Our text for this morning, was not one of these type of name changes as I just explained. Instead the meaning of Tabitha’s name, I believe gives us a deeper meaning to the text. Like Adam meaning literally Earth Man or from the earth. Tabitha in our text has a Greek name – also known as – Dorcas.
Now, we can all understand, in our day, why she might want to change her name. But Dorcas was really a derivative of the Greek word Eudorcas – literally a species of gazelle.
Eugene Peterson points this out for some reason. Some may say it only confuses things. First it is Tabitha, then Dorcas, now Gazelle…this could get confusing.
Well, all this would not have even phased me or had me thinking any deeper, until a couple of summers ago. As the boys and I made our trek across the country to meet up with Sue for her father’s funeral, we took in a lot of America’s scenery – 8 states in three days.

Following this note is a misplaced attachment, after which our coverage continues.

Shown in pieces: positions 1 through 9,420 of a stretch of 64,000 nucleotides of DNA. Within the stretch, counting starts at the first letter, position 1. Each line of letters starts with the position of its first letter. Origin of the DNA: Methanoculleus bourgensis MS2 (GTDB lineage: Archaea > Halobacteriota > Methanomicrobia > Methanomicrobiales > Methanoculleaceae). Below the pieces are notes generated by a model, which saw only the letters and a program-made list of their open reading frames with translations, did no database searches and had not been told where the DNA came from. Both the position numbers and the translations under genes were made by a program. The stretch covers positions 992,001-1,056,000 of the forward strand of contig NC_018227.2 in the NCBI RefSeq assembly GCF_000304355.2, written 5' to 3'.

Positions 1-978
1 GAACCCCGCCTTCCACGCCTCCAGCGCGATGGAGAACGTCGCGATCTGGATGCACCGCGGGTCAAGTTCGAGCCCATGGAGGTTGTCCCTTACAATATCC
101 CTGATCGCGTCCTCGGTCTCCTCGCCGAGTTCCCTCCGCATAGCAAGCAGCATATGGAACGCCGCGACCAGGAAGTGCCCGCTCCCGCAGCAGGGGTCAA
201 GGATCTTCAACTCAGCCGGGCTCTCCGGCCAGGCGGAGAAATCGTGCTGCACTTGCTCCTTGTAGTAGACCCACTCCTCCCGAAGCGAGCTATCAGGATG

And with that scenery came wildlife. As Alex and I took turns driving, I began spotting wildlife that I never noticed while focused on the road. Please understand, one of the reasons I love my wife is for her adventurous spirit. Often the boys roll their eyes as their mother has our family driving several miles out of our way just in hopes of seeing a wild animal that we have possibly never seen before (in Oregon it was always whales or elk). Yet, going across the country and through Yellowstone and the Grand Tetons and all the terrain of the states between Oregon and Michigan we checked off a ton of new animals – from bears, to moose, to yes, gazelles.
The first gazelles we saw were along the road in Nebraska of all places. I believe it was a deer and gazelle wildlife park. At first, I thought they were just small deer, but the antlers and color patterns gave them away. We saw more while in Yellowstone, but most of the time when we got closer they were just mule deer.